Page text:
This unrooted nature of meaning leads to its next characteristic–its fluidity. Meanings depend on (and are limited by) the cultural and social systems they are situated in, and as those change, so do the meanings they contain. So even when we settle on a meaning, one day, when its foundation shifts, that meaning might crumble.
Lastly, unlike physical objects which tend to be discrete, consistent and easily definable, meaning tend to be vague, heterogeneous and difficult to define. This makes meaning hard to pin down, and the search for universal law almost hopeless. Indeed, we should be immediately suspicious, if someone tells us they have found the one thing needed for a meaningful life.
Overall, the plural and unstable nature of meaning is exacerbated by our modern age. We live in a world of intermixing cultures and breakneck change. And we absorb this diversity into ourselves. Thus modernity heightens our existential anxiety.
So if meaning is human, and thus fragile and fluid, how should we approach it? I think the Buddhists are right–we should learn to accept transience. By changing our expectations of what meanings should look like, our search becomes much more productive. Instead of struggling for what cannot be, we can learn to accept what is. Easier said than done, of course.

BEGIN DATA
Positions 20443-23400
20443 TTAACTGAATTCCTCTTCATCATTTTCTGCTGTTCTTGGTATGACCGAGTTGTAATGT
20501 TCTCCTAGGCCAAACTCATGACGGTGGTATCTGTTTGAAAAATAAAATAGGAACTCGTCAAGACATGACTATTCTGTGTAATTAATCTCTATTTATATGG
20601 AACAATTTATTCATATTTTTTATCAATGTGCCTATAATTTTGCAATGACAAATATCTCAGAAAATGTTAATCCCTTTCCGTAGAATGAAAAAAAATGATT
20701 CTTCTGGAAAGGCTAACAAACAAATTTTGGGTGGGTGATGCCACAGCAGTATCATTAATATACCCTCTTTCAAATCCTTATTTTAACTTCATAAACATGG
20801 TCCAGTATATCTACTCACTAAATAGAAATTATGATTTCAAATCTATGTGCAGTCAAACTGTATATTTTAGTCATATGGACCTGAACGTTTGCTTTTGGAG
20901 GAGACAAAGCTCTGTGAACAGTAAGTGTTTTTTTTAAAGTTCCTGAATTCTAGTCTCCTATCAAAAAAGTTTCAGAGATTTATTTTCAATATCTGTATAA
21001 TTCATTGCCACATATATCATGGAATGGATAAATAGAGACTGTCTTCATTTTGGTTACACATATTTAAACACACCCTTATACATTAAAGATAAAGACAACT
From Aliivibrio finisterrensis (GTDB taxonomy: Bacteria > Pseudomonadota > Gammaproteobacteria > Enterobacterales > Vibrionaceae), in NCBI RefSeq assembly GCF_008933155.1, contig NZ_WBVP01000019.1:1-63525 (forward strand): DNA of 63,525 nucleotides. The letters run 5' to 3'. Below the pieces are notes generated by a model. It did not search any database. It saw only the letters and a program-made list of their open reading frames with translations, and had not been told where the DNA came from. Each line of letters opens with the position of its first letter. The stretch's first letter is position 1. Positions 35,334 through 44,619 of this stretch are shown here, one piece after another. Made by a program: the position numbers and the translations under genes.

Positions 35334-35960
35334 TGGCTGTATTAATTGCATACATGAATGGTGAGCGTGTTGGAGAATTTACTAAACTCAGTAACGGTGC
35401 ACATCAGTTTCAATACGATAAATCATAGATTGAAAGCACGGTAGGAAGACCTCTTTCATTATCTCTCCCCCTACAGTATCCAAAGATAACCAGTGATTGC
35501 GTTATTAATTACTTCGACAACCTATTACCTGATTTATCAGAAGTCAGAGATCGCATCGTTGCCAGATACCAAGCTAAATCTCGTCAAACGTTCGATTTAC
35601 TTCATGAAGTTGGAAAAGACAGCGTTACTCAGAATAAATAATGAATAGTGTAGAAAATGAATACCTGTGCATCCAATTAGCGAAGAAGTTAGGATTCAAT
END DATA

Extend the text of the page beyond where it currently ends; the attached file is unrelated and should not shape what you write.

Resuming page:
It would be wrong to view these modified expectations as necessarily negative. The unrooted nature of meaning allows us more room for self-definition and personal creativity. The plurality of modernity gives us more resources to create our meanings. And as we accept that we lack the ability to find Big Meanings that last our lives, maybe we’ll begin to appreciate the smaller meanings sprinkled throughout our days.
The next mindset we might change is to not imitate scientists when we seek meaning. Instead, we should learn from story-tellers. The meanings in our lives are narratives, not a list of facts. These narratives need to be woven together coherently, creatively and emotionally.
Meanings are created, not discovered. And like stories, they are often judged not by how rational or logical they are, but by what kind of emotions they fill us with. (But of course, again, not anything goes.)
As meanings are to be found within humanity, and not in the world of atoms and quarks, this is where we should start creating our stories. As much as we consult psychology’s statistics, we should also look to our own lives and the cultures around us for answers. We need to learn to accept that the world cannot give us meaning–we must create it ourselves.